This documentary is going to give the viewer a closer look at the problem of shack fires for people living in shacks in an around South Africa, especially in the settlement of Khayelitsha.Information obtained from interviews at plastic view in Pretoria shack dwellers and others. To explore the causes and effects of fires alongside social and physiological impacts of fire as well as municipal responses to fires. We close the documentary with the demands of the shack dwellers.
The story will be told in the following way
In chronological order
By added photos
By reality footage and recordings of the shacks when they are blazing in fire flames
1 dramatic opening sequence
Shots from the point of view of aftermath of a fire that gutted an informal settlement of khayelitsha, showing facial expressions of people in pain and sadness after they lost their possessions others trying to rebuild their shacks.
This is Khayelitsha situated in Cape Town, faced with many cases of shack fires over the past years, where people have lost their hard earned possessions due to fires and cases where some even lost their lives. Problem is that it does not matter who started the fire but it affects you if you are nearby and can face the wrath of the fires that can results dreadful and leads to tears of many.
Changes of visuals as they transition to an Arial shot by a drone of the Arial view of the over 250 shacks caught fire burned to the ground in khayelitsha Cape Town, showing people displaced
Shacks to many impoverished people it is their only treasure to them because it is what they call home. Shack settlements are a poor people’s solution to a lack of affordable housing, especially in cities. Shack settlements are close-knit communities of people who are trying to make a better life for themselves despite years of neglect and hostility from politicians.
When fires happen in the shacks, they are bad because the shacks are so close to each other. Municipalities refuse to allow shack settlements to expand, so people build houses where they want. Often people build very close together so that other people can have a space to build their shacks.
Fires happen a lot in the shacks because shacks burn easily. If a paraffin stove explodes in a shack, people inside may have a difficulty to escape. Shacks burn easily because they are made of wood, plastic, zinc and cardboard since they are close to each other.
Transition shot from shacks to families standing in a ground hoping to rebuild after devastating fire.
Presenter standing next to a car
Presenter- Asking someone from department of housing and human settlement, the causes of fire in the sharks and the minister responded saying that, in most cases it is either paraffin stove or candles. Fires are the biggest problem in the informal dwelling at Langa Cape Town.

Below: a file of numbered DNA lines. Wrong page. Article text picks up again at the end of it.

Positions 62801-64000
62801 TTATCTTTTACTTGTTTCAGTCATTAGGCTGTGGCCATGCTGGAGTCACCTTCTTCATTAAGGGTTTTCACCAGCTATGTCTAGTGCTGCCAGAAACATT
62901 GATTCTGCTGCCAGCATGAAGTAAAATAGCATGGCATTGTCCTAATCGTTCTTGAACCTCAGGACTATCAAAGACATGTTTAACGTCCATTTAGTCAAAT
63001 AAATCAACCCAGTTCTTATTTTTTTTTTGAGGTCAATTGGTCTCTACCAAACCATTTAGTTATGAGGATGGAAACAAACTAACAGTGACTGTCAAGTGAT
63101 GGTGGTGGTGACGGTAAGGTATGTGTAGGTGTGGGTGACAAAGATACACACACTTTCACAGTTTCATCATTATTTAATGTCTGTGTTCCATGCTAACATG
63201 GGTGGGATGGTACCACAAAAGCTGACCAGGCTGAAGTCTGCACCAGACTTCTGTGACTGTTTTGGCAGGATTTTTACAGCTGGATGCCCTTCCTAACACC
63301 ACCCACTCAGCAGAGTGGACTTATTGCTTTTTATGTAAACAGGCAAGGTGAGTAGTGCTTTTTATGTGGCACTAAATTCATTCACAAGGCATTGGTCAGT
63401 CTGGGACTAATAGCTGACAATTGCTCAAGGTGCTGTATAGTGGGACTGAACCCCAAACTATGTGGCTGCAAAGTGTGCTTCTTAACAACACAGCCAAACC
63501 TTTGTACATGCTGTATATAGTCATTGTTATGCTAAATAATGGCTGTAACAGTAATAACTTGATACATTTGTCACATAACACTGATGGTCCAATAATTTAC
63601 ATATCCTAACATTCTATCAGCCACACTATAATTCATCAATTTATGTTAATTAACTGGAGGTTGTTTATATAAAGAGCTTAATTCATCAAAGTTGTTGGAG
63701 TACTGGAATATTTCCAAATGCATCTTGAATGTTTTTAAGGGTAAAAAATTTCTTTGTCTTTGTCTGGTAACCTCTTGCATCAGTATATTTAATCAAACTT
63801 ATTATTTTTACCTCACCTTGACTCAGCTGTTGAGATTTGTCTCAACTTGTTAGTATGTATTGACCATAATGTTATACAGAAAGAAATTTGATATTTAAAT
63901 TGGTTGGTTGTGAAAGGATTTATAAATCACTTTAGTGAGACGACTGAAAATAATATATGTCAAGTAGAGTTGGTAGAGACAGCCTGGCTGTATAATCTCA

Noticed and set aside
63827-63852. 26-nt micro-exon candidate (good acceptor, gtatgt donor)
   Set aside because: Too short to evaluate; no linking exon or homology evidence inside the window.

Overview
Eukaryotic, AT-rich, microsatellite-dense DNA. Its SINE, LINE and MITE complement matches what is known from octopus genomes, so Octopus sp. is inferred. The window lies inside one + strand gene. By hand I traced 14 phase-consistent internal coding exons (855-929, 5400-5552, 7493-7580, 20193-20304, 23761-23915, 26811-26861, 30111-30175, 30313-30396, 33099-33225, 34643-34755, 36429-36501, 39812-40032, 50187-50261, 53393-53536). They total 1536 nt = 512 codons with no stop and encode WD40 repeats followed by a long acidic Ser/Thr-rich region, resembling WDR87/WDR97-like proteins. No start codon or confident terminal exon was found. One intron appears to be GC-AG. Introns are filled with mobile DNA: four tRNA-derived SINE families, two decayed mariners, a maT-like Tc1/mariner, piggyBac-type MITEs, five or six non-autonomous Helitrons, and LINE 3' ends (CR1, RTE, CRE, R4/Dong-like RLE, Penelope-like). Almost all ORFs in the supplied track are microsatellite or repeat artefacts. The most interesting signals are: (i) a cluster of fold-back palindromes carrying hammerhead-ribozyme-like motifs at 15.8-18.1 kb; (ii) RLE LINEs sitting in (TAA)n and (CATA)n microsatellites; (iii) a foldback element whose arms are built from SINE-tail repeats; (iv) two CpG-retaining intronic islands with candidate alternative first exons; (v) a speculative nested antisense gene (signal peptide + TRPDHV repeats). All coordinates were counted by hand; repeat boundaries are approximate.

Presenter walking to the nearby block of shacks that also caught fire
People use candles and paraffin because of lack of services from the government. Paraffin is also a danger to health, many shack dwellers say that paraffin fumes cause chest problems and it is also danger to children. And the main reason why the area is faced with so many cases of shack fires.
Presenter in a passenger’s sit as they pass a block of shacks burned to the ground by the fire there is still a smoke in the area, as its still windy and cold. They move through the sad scenes of the fire, trauma written in the faces of the victims.
In 2006, 141 people died in shack fires, nearly 60% of all deaths in fires. In eThekwini in 2007,30 of the 62 people that died in fires were in shacks, between 2001 and 2005 and a total of 1003 people died in shack fires in South Africa’s five largest cities. This is an average of 200 deaths a year in these cities alone.
Presenter-In a car interviewing with one of the victims and survivors of the blazing fire. Passing disaster management vehicles, ambulances and fire extinguishers to provide emergency services to the affected parties.
Presenter- Interviewing Sam Mdluli about the horrific incident and how he survived it.
I manage to escape the fire, I was burned severely and treated for almost six months in hospital. I was cooking with gas stove and the stove exploded and flames caught the bed linen. I manage to escape from the house while my mother was trying to stop the fire.
Homelessness and destitution
I was seriously affected because I only managed to come out of the house with ID, Coat and two trousers and a blanket. I suffered a lot by that time and it is better now because they provided us with tents during that time. It takes time to rebuild and to gather materials and I used to sleep at the crèche by that time.
Massive blaze and smell of fire in the area of khayelitsha, people clearing the area after the horrific fire broke out.
Thousands of people are made homeless every year after shack fires. For many of them it will not be the first time and this can add more stress to community members as they are forced to stay with friends.
Presenter next to the ashes of the burned sharks
Presenter – The statistics show that the number fires in South Africa keep on rising each and every year. Is the government doing enough to stop the sharks fire? This is the question everyone is asking. The community members of Khayelitsha have serious expectation of answers from minister Housing and Human Settlement to be considerate of their horrific shark burnings.
RK CHOCHI 215598764
P MANDELA 217034426
P CHILOANE 216645413
TP SEBANYONI 215638863
SP SELEPE 215790789